Wednesday, August 11, 2010

Dubious Advice from My Teenage Self

A few days ago my mother e-mailed me a scanned copy of the salutatorian speech I wrote and delivered at my high school graduation. My grandfather had kept a copy (that's his handwriting in the upper right) and my mom recently unearthed it, apparently. Note the top-quality dot-matrix printing, ha ha.

Reading it, I was shocked by how similar my writing voice was to its current incarnation—despite the fact that, at the time, becoming a writer was not even on my radar. I enjoyed writing, and I always have, but as you probably know, until about ten years ago I fully intended to devote my career to some form of visual art.

The other thing that struck me on reading my sixteen-year-old self's words was the fact that I still seem to be struggling with some of the same writing-related issues 17 years later. Despite a few specific details, the speech is almost painfully generic. And even now, I feel like one of my weaknesses as a writer is tendency to fall back on cliché and genericness.

But there are a few things I love about it, too. I love the fact that I inserted a pause specifically in order to "look cosmic." I love the fact that I pretended I was tearing up a fictitious "bad" speech I'd allegedly written in favor of delivering these, er, nuggets of wisdom—a rather theatrical segment which I had to argue for keeping, and was only allowed to perform on condition that I word it carefully so as not to appear controversial (cf. the "this is the speech I could have written" part). I also love the fact that my dad took a picture* of that moment and captioned it with a post-it note ("now you are tearing your speech!").

In some ways, I hardly know what to think about it. Part of me can't help noticing what a risk-avoider I was, in the sense that I could easily have performed my speech with my originally intended wording on the day of graduation with little or no repercussion. But then, in some ways giving a speech at all is a risk of sorts. So I guess it evens out.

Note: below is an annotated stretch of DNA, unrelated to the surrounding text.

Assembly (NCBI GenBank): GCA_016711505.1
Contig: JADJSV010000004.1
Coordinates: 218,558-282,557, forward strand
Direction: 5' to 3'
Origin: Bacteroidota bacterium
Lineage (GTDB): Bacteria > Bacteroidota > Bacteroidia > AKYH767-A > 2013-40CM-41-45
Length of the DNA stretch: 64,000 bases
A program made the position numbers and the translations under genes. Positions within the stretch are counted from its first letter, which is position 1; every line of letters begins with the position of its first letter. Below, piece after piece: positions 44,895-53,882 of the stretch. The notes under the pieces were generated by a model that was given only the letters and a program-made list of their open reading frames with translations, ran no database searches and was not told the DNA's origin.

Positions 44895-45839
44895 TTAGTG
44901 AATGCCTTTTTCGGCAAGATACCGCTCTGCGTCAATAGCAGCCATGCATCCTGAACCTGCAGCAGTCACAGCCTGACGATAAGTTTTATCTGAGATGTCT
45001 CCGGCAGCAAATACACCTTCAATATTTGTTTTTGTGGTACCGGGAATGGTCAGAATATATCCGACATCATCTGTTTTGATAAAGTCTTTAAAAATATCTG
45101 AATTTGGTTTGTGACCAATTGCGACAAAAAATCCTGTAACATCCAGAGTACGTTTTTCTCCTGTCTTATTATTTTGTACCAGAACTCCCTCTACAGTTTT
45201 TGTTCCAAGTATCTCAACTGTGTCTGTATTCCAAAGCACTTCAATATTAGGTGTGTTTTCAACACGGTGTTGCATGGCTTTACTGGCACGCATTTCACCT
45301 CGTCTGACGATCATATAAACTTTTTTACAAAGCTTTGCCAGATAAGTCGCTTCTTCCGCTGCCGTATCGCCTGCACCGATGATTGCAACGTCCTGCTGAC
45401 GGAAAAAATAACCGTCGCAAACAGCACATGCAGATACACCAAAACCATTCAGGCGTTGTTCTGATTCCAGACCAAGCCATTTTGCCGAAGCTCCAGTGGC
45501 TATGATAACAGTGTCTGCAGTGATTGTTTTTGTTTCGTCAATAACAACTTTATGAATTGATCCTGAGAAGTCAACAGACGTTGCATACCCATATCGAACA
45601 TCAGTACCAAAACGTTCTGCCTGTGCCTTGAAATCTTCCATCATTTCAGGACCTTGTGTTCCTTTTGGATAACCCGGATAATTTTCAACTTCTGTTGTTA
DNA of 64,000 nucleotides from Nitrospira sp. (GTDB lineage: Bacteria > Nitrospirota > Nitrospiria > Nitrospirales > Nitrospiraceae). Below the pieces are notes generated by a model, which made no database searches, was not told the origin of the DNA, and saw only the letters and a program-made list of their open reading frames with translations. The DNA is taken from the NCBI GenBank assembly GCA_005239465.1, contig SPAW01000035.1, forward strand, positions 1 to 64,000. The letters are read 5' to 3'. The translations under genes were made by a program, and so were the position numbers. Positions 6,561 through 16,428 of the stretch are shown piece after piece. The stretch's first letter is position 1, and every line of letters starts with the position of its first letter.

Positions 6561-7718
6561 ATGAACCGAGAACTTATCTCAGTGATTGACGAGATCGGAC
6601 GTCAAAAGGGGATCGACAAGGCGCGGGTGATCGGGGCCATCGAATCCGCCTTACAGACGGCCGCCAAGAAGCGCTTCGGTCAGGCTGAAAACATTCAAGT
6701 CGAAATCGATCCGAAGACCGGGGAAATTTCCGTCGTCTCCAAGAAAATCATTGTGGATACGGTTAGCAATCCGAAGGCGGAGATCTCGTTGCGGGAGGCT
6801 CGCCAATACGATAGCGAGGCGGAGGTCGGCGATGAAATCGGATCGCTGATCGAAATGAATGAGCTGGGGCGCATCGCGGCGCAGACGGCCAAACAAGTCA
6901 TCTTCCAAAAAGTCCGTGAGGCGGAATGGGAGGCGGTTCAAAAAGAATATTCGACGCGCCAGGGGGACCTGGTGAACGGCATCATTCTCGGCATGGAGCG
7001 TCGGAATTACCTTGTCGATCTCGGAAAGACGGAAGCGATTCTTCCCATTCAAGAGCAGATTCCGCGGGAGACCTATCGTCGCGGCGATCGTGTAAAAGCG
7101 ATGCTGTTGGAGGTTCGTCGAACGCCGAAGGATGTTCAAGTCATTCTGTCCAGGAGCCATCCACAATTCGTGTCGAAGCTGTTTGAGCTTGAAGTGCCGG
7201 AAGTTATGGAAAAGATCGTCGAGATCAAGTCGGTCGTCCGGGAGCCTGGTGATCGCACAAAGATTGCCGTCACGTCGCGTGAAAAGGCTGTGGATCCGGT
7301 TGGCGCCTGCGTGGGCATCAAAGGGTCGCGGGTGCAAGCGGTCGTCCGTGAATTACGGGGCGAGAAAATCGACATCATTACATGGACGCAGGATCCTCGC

*Could not find the picture despite repeated searching. I know it exists, because I remember seeing it in a box a few years ago. Which box? Who knows?

3 comments:

tanita davis said...

Your whole family is so cute. My Dad was watching baseball so he didn't actually make it to my graduation, the butthead. It's nice that your people were at least proud of you.

Also, Look Cosmic is pretty much advice that I think all of us should follow... if only we could figure out how the heck to do so.

Don't feel bad about the genuine say-nothingness of this speech -- I don't know a whole lot of grad speeches chock full of meaning. You definitely made a point of blending in with everyone else, which is a lot of what the teen experience is about, unless you're part of the cast of My So-Called Life or channeling Pretty in Pink or DeGrassi or something. It is what it is.

David T. Macknet said...

I just think that 1) you're cool for having the courage to stand up in front of a crowd and give a speech, and 2) your grandfather is awesome for having saved your speech!

aquafortis said...

That was one of my dad's cuter moments. Believe me, I would not generally use "cute" to describe my dad...

Yeah, with grad speeches the chances of people (besides my parents) even paying attention are pretty minimal, I think, anyway.

I mean, jeez, I don't even remember what I said at the Mills graduation. How sad is that? Oh, I lied--I think I said something about "at least I have this fancy hood to throw around."

Words for the ages...not.